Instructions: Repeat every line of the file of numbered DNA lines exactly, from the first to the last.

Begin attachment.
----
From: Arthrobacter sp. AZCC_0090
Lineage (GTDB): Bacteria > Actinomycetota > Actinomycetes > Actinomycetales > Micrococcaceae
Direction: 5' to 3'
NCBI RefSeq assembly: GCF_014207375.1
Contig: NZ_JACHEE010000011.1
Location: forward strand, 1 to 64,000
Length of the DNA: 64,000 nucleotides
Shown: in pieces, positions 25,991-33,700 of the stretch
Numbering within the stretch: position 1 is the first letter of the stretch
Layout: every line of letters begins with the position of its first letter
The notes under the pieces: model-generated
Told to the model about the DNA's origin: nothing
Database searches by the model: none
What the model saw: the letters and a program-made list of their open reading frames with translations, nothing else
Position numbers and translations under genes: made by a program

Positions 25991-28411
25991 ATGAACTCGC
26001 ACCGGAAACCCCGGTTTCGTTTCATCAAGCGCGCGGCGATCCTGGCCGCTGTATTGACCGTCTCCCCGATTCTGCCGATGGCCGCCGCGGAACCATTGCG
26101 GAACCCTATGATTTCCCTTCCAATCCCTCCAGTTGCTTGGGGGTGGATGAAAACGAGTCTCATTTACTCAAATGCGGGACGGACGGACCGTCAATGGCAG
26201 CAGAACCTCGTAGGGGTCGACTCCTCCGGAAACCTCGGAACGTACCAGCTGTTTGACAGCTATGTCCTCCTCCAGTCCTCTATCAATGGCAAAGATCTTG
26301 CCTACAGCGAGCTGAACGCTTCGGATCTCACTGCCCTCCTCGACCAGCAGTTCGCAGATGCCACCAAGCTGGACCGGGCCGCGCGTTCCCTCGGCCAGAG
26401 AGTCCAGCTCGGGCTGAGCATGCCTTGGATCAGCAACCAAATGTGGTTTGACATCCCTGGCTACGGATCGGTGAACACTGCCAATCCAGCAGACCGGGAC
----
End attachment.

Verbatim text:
From: Arthrobacter sp. AZCC_0090
Lineage (GTDB): Bacteria > Actinomycetota > Actinomycetes > Actinomycetales > Micrococcaceae
Direction: 5' to 3'
NCBI RefSeq assembly: GCF_014207375.1
Contig: NZ_JACHEE010000011.1
Location: forward strand, 1 to 64,000
Length of the DNA: 64,000 nucleotides
Shown: in pieces, positions 25,991-33,700 of the stretch
Numbering within the stretch: position 1 is the first letter of the stretch
Layout: every line of letters begins with the position of its first letter
The notes under the pieces: model-generated
Told to the model about the DNA's origin: nothing
Database searches by the model: none
What the model saw: the letters and a program-made list of their open reading frames with translations, nothing else
Position numbers and translations under genes: made by a program

Positions 25991-28411
25991 ATGAACTCGC
26001 ACCGGAAACCCCGGTTTCGTTTCATCAAGCGCGCGGCGATCCTGGCCGCTGTATTGACCGTCTCCCCGATTCTGCCGATGGCCGCCGCGGAACCATTGCG
26101 GAACCCTATGATTTCCCTTCCAATCCCTCCAGTTGCTTGGGGGTGGATGAAAACGAGTCTCATTTACTCAAATGCGGGACGGACGGACCGTCAATGGCAG
26201 CAGAACCTCGTAGGGGTCGACTCCTCCGGAAACCTCGGAACGTACCAGCTGTTTGACAGCTATGTCCTCCTCCAGTCCTCTATCAATGGCAAAGATCTTG
26301 CCTACAGCGAGCTGAACGCTTCGGATCTCACTGCCCTCCTCGACCAGCAGTTCGCAGATGCCACCAAGCTGGACCGGGCCGCGCGTTCCCTCGGCCAGAG
26401 AGTCCAGCTCGGGCTGAGCATGCCTTGGATCAGCAACCAAATGTGGTTTGACATCCCTGGCTACGGATCGGTGAACACTGCCAATCCAGCAGACCGGGAC